The other day I wrote a little about arrogance and power. This evening we had a masterful display from Hosni Mubarak, an awesome example of the patronising superior stupidity of someone inexcusably detached from ordinary life.
Exceptional though his bizarre, tasteless speech was in that particular quality, its basics are hardly unfamiliar. The tone is not much different to what we are accustomed to from Westminster and many of our town halls: I know best, I have the power, you are young and enthusiastic, jolly well done in that respect, and it's nice to think about change, gosh yes quite right, but not just now.
The style is characterised by patronising half-compliment, damning with faint praise, miserably-minor concessions, ignoring the real issues, selective deafness, and measured encouragement to keep on keeping on for the common cause - but on status quo terms, otherwise there could be recriminations, I think you know what I mean.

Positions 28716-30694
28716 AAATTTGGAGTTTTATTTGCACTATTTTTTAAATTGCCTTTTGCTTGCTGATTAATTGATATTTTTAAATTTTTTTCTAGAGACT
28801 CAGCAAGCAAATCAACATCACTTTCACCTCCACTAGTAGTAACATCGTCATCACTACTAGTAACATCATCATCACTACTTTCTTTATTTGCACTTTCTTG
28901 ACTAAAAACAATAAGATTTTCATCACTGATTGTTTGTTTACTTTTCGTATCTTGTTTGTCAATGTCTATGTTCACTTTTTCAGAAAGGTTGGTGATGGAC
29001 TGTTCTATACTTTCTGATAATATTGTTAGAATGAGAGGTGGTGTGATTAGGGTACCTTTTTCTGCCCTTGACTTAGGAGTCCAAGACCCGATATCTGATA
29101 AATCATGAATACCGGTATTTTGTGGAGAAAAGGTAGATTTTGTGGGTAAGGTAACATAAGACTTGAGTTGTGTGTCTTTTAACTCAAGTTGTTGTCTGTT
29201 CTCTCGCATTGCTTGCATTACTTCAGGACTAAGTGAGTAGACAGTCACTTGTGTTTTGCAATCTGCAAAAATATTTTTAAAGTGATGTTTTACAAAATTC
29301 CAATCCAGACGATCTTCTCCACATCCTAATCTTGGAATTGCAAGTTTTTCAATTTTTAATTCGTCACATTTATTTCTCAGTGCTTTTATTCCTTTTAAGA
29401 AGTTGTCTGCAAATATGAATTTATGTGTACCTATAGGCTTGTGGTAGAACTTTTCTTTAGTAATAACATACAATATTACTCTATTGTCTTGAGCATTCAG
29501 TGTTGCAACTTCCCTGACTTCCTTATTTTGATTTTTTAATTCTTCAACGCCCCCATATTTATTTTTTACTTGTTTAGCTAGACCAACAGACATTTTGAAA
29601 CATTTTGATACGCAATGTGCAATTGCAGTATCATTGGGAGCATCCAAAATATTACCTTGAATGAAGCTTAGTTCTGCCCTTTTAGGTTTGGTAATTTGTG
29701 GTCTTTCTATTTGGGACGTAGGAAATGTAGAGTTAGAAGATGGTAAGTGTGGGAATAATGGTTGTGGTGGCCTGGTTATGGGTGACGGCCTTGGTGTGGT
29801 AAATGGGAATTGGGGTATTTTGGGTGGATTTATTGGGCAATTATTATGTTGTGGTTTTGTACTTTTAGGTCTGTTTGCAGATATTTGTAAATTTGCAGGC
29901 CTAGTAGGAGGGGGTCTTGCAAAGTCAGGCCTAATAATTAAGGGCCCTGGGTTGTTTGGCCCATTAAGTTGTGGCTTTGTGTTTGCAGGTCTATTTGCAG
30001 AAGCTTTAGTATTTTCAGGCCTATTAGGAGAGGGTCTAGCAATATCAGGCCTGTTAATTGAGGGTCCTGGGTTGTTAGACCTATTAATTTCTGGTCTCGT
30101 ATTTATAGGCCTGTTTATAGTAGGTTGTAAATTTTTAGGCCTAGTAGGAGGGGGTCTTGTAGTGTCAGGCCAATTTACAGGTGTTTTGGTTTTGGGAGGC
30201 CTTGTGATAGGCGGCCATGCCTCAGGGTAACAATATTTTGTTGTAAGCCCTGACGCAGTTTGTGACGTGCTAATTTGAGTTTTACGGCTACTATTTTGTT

More than once I have heard the same tone of unjustifiable, in-the-face-of-reason arrogance from the chair of a community group or residents' association, from a housing officer, once I remember from a senior council officer who thought she could play politics with everyone.
How does this come about? Scientists, help us: where is the disempowering gene, can it be isolated? What is it in humans that drives them to demean others in this pathetic and incendiary way? What is it about arrogant people in power that fails to stop them behaving like History's Total Dickheads?
I want to ask, is it really necessary to be detached from the everyday to have power? If you attain power, do you have to sever ties with the ordinary? Why? What could be more inapproriate?
And let's just note that, as with the London disturbances in December, this is a network society moment. A moment focused by the democratising lens of technologies, with people able to network together in a way which is no longer inferior to the networking power of the Haves. One BBC correspondent said of the people in Tahrir Square,
'This is the twitter generation, they know what's going on.'
Other comments I heard on the BBC's coverage:
'What matters in this is the street, the people on the street... These young people are too smart...'
Of Mubarak's inner circle: 'They don't know what democracy is'.
And from within the crowd, the crowd itself described as 'Moving unconsciously in the same direction'.